summary --- Also published in Artificial Intelligence Developments and Applications edited by J. S. Gero and R. Stanton, North-Holland Pub. 1988. The combination of a heuristic driven search and a tree systems inference technique to induce context-free design grammars is presented. This is achieved by searching for the most useful interpretations of each design in a sample set and discovering regularities in their tree systems representation. The knowledge induced is represented as an accepting tree systems automation and generative grammar. Examples from the domain of architectural design are given
keywords heuristics, inference, search, shape grammars, knowledge, representation, architecture
series CADline
last changed 2003/06/02 11:58

_id 404e
authors Oksala , T.
year 1988
title Logical Models for Rule-based CAAD
source CAAD futures ‘87 [Conference Proceedings / ISBN 0-444-42916-6] Eindhoven (The Netherlands), 20-22 May 1987, pp. 107-116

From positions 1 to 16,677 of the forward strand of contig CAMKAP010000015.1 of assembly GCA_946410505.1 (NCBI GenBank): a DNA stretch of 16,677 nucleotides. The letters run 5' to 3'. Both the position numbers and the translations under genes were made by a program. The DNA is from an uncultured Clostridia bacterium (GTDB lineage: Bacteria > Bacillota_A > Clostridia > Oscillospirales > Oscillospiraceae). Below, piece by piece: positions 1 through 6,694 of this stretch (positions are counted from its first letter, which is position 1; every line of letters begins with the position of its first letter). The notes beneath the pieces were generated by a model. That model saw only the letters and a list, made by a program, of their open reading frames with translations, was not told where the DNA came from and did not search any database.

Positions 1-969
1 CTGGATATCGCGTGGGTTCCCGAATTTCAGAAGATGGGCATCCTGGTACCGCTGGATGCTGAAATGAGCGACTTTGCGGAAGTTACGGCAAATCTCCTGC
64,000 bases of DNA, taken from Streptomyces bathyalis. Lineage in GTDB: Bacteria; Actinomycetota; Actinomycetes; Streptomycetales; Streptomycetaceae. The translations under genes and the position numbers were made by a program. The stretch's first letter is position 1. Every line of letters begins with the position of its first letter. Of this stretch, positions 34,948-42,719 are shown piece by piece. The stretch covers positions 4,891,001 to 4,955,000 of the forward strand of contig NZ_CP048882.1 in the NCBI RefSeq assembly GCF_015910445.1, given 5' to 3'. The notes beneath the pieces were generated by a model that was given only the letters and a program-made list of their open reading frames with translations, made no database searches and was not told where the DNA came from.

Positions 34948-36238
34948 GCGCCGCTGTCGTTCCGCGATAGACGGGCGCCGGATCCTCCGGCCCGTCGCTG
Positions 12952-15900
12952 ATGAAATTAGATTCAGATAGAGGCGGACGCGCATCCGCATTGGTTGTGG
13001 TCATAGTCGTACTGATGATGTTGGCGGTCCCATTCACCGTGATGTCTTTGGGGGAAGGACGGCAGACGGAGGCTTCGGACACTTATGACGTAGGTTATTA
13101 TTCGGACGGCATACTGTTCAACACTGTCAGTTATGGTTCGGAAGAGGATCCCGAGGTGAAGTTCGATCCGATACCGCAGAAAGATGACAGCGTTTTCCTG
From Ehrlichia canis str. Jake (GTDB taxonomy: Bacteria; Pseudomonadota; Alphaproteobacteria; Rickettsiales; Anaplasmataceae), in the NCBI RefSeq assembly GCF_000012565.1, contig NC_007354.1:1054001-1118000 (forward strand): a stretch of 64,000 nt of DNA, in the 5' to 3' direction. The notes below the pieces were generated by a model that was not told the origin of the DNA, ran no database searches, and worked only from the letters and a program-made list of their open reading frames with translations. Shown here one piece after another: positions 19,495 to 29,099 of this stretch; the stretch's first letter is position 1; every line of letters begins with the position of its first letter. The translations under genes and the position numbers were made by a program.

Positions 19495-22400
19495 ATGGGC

summary The aim of this paper is to present the basic results of a theoretic approach to represent architectural individual forms in CAD systems. From the point of view of design methodology and problem solving these descriptions might be conceived' as parts of possible environments satisfying the laws of some design theory in logical sense. This paper describes results in a series of logical studies towards rule and knowledge based systems for design automation. The effective use of programming languages and computers as design aids in architecture presupposes certain capabilities to articulate built environment logically. The use of graphic languages in the description of environmental items e.g. buildings might be theoretically mastered by formal production systems including linguistic, geometric, and spatio-material generation. The combination of the power of formal mechanisms and logical individual calculus offers suitable framework to generate arbitrary e.g. free spatial compositions as types or unique solutions. In this frame it is natural to represent in a coherent way very complex hierarchical parsing of buildings in explicit form as needed in computer implementations. In order to simulate real design work the individual configurations of possible built forms should be designed to satisfy known rules. In the preliminary stage partial solutions to design problems may be discussed in mathematical terms using frameworks like lattices, graphs, or group theoretical considerations of structural, functional, and visual organization of buildings. The capability to produce mathematically sophisticated geometric structures allows us to generalize the approach further. The theoretical design knowhow in architecture can be partly translated in to some logic and represented in a knowledge base. These rules are used as selection criteria for geometric design candidates in the sense of logical model theory and mathematical optimization. The economy of the system can be developed by using suitable conduct mechanisms familiar e.g. from logic programming. The semantics of logic offers a frame to consider computer assisted and formal generation in design. A number of semantic and pragmatic problems, however, remain to be solved. In any case conceptual analyses based on logic are applicable in order to rationally reconstruct architectural goals contributing to the quality of environmental design, which should be the main goal in the development of design systems in near future.